Mx (title)

Mx (usually pronounced /məks/ MəKS, /mɪks/ MIKS or /mʌks/ MUKS and sometimes /ɛmˈɛks/ em-EKS[1][2][3]) is an English language neologistic honorific that does not indicate gender. It was developed as an alternative to common gendered honorifics, such as Mr and Ms, in the late 1970s. It has been used by non-binary people as well as those who do not wish to implicate a gender in their title. It is a gender-neutral title that is now widely accepted by the Government of the United Kingdom and many businesses in the United Kingdom. It is included in many major English dictionaries.


The word was first proposed in the late 1970s.[4][5] The "x" is intended to stand as a wildcard character, and does not necessarily imply a "mixed" gender.[6][better source needed]


In 2013 Brighton and Hove City Council in Sussex, England, voted to allow the use of Mx on council forms,[7] and in 2014 the Royal Bank of Scotland included the title as an option for customers.[8] In 2015, recognition spread more broadly across UK institutions, including the Royal Mail, government agencies responsible for documents such as passports and driving licences, most major banks, several other companies, and UK charity Battersea Dogs & Cats Home.[9]

The title is now accepted by the Department for Work and Pensions, HM Revenue and Customs, the National Health Service and many councils, universities, insurance companies and utility retailers in the United Kingdom. The House of Commons of the United Kingdom confirmed in 2015 that it would accept the use of Mx by MPs.[10]

In 2015, Mx was included in the Oxford English Dictionary.[11] In 2016, Metro Bank became the first bank in the United Kingdom to offer Mx on its forms (though other banks had amended records to Mx on request prior to this).[12] In 2017, banks of the HSBC Group announced the addition of Mx alongside several other gender-neutral titles as options for their customers.[13] HSBC's 30 March announcement coincided with the International Transgender Day of Visibility, celebrated the following day.[14]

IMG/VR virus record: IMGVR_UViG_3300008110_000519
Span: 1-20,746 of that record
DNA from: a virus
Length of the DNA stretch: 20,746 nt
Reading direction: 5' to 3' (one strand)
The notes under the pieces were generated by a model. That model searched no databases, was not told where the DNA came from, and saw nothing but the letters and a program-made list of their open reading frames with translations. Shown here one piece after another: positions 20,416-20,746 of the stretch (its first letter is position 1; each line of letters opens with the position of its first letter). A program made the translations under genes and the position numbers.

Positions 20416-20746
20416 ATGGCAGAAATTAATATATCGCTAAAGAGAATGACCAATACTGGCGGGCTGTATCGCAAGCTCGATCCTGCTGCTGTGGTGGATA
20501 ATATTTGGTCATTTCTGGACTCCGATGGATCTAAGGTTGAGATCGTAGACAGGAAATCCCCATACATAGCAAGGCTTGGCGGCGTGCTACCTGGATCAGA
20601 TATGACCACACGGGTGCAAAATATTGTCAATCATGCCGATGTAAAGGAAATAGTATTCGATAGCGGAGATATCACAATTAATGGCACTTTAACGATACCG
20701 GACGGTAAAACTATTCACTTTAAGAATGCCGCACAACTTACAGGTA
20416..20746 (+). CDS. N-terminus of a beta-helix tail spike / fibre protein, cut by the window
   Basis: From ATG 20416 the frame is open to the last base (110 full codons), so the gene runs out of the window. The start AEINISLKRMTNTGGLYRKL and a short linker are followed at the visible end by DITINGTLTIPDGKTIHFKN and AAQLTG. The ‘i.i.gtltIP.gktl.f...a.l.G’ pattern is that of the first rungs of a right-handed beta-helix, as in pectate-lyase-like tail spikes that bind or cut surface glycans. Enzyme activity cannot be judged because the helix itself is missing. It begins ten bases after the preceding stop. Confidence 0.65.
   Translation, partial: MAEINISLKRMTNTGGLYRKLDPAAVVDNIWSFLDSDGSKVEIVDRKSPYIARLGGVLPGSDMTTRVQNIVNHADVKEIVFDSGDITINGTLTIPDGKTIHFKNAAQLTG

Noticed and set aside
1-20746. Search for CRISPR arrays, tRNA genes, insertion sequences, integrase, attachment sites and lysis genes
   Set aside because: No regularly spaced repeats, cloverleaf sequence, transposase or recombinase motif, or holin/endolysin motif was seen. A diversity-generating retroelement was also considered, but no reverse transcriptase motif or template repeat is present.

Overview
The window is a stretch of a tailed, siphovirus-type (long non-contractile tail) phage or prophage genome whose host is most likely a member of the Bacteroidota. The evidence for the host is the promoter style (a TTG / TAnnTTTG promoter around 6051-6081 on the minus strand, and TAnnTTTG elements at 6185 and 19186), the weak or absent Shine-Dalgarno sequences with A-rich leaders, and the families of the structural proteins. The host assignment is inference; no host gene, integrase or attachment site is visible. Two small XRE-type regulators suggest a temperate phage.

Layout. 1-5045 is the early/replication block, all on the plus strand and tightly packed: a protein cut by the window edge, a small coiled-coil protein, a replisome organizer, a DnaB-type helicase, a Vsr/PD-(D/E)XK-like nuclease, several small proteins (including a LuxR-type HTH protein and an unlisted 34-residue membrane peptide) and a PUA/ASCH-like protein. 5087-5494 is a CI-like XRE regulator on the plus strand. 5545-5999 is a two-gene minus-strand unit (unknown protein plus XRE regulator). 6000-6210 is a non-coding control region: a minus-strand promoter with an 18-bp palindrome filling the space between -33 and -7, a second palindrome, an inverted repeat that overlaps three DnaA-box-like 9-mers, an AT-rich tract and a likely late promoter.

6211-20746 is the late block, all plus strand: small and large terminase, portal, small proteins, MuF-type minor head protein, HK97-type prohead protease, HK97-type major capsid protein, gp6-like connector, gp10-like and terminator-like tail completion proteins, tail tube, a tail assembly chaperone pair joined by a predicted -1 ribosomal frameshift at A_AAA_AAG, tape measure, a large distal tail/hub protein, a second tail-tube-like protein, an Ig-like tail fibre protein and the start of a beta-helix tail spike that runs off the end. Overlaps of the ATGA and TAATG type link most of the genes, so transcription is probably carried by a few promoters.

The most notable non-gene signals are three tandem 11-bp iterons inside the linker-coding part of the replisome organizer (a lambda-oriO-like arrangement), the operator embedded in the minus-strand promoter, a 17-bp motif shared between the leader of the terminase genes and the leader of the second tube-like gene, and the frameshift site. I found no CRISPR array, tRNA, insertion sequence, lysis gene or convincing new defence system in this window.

Although Mx remains uncommon in the United States, in April 2016 it was added to the Merriam-Webster Unabridged Dictionary.[15]

Mixter is sometimes treated as a long form of the title (like Mister is of Mr).[7][16] An informal study in 2019 found that 1.9% of the 896 participants worldwide whose title was Mx pronounce it "Mixter".[3]

See also


  1. ^ "Definition of Mx". Oxford English Dictionaries. Retrieved 6 January 2017.
  2. ^ "On the pronunciation of Mx". Spacious Perspicacious. 27 November 2014. Retrieved 22 May 2015 – via Tumblr.com.
  3. ^ a b "The prevalence and pronunciation of the title Mx (2019)". GenderCensus.com. Retrieved 30 January 2021.
  4. ^ Henry, Robin (3 May 2015). "Now pick Mr, Mrs, Miss, Ms . . . or Mx for no specific gender". The Sunday Times. Retrieved 4 May 2015.
  5. ^ Goldhill, Olivia (11 May 2015). "What's it like to be a Mx?". The Telegraph. Retrieved 1 January 2016.
  6. ^ Titman, Nat (28 August 2014). "When was the Mx gender-inclusive title created?". PracticalAndrogyny.com. Retrieved 4 April 2016.
  7. ^ a b "Mx (Mixter) title adopted in Brighton for transgender people". BBC News. 10 May 2013. Retrieved 13 February 2014.
  8. ^ Saner, Emine (17 November 2014). "RBS: The bank that likes to say Mx". The Guardian. Retrieved 26 January 2015.
  9. ^ Henry, Robin (3 May 2015). "Now pick Mr, Mrs, Miss, Ms . . . or Mx for no specific gender". The Sunday Times. Retrieved 30 May 2020.
  10. ^ McCormick, Joseph Patrick (26 May 2015). "MPs given gender neutral option when entering House of Commons". Pink News. Retrieved 4 April 2016. CS1 maint: discouraged parameter (link)
  11. ^ Pai, Tanya (31 December 2015). "10 words that explain 2015". Vox. Retrieved 1 January 2016.
  12. ^ Clark, Charles (3 November 2016). "A British bank has become the first in the world to offer a third gender option for 'non-binary' customers". Business Insider UK. Retrieved 4 June 2017.
  13. ^ "HSBC adds new transgender titles including M and Misc". BBC News. 30 March 2017. Retrieved 4 June 2017.
  14. ^ Brignall, Miles (30 March 2017). "HSBC offers choice of transgender titles for bank's customers". The Guardian. London. Retrieved 10 April 2017.
  15. ^ "A Gender-Neutral Honorific". Merriam-Webster. Retrieved 23 August 2016.
  16. ^ Bahadur, Nina (11 April 2013). "Swedish gender-neutral pronoun, 'Hen', added to country's National Encyclopedia". Huffington Post. Retrieved 1 April 2021.

Further reading

  • Rivas, Lourdes; et al. (2018). They Call Me Mix / Me Llaman Maestre. Oakland: Lourdes Rivas. ISBN 0692148833.

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